Fontaine’s memoir is astounding, amazing, inspiring and a little bit terrifying ... Voice is crucial in memoir, and Fontaine’s is just right: trustworthy, intimate and thoughtful ... Fontaine has a great eye for detail, and she depicts the other circus performers with real affection — not as freaks, but as interesting and fully realized people ... Fontaine’s circus adventures are nicely juxtaposed against her mother’s long journey of recovery, as both women learn to overcome their fears and meet life’s challenges.
This is an assured debut that doesn’t shy away from the task of holding the ordinary and otherworldly in its hand, at once. It’s herein that the book’s power lies ... Fontaine is unafraid to write the ugliness — the imperfect care and love — that takes place between people, and the memoir is most 'electric' when it doesn’t shy from that imperfection ... There is, at times, an Orange Is the New Black feeling to The Electric Woman, with Fontaine as the Piper Kerman to the rest of the sideshow: Everyone else’s story is far more interesting, including an amazing anecdote involving a Chihuahua that I won’t spoil. The book is longer than it needs to be, and that is its main drawback. There’s the sense that Fontaine manages to distill other people’s stories more succinctly than her own ... The quiet beauty of this book lies in its ordinary, enigmatic human feats of interpersonal connection.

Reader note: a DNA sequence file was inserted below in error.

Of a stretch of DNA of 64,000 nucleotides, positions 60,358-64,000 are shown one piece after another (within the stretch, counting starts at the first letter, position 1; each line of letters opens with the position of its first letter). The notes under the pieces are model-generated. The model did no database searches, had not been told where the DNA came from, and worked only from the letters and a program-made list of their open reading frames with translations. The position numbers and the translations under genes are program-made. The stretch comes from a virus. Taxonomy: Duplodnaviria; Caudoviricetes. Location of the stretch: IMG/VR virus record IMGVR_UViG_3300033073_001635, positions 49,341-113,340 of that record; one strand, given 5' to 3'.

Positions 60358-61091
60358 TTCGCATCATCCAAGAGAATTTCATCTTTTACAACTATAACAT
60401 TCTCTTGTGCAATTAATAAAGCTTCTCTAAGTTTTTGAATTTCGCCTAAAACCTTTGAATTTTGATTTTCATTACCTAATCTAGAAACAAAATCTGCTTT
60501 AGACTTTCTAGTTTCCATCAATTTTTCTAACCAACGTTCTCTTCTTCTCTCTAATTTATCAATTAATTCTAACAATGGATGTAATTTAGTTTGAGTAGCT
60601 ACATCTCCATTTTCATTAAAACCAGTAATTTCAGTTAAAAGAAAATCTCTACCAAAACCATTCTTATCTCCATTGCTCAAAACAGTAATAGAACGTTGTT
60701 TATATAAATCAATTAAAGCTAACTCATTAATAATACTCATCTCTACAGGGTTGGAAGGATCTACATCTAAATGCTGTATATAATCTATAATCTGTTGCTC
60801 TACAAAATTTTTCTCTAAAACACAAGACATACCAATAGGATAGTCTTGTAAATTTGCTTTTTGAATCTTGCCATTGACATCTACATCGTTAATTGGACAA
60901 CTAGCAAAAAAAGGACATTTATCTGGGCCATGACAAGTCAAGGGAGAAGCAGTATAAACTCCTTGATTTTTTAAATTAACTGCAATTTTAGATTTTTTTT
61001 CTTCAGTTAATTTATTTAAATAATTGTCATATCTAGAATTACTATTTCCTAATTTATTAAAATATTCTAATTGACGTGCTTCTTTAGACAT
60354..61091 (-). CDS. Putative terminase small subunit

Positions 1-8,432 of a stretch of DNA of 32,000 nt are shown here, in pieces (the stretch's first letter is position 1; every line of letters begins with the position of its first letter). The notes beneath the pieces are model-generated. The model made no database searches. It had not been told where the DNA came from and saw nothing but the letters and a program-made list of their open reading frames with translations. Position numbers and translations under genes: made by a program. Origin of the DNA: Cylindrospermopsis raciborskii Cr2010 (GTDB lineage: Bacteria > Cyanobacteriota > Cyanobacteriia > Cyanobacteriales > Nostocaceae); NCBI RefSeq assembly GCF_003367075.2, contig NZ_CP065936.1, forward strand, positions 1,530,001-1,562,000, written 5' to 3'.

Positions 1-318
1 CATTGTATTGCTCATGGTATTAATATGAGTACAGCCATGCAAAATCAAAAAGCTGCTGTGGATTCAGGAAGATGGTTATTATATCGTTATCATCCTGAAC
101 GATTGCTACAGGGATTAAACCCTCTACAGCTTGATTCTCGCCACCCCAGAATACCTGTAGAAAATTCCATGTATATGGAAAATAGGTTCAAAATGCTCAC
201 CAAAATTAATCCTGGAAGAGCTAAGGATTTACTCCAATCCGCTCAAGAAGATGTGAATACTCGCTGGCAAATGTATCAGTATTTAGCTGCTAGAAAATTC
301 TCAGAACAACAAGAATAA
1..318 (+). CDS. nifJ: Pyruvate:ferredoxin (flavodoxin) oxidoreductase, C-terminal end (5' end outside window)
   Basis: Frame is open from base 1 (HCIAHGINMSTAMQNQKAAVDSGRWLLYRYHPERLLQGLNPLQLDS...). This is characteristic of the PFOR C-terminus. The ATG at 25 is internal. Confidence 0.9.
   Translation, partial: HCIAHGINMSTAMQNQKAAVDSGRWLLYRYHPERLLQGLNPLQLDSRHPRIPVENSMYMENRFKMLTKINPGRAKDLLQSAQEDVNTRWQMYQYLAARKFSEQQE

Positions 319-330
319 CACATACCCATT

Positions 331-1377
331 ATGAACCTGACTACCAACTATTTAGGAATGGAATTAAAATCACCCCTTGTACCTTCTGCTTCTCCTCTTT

Throughout the circus narrative, Fontaine soberly recounts hospital visits with her mother in the Bay Area, her obvious love for her mother permeating each interaction like perfume. In this memoir that seamlessly balances grief, loss and wild-eyed determination, Fontaine makes a compelling case for using fear as an unexpected gift.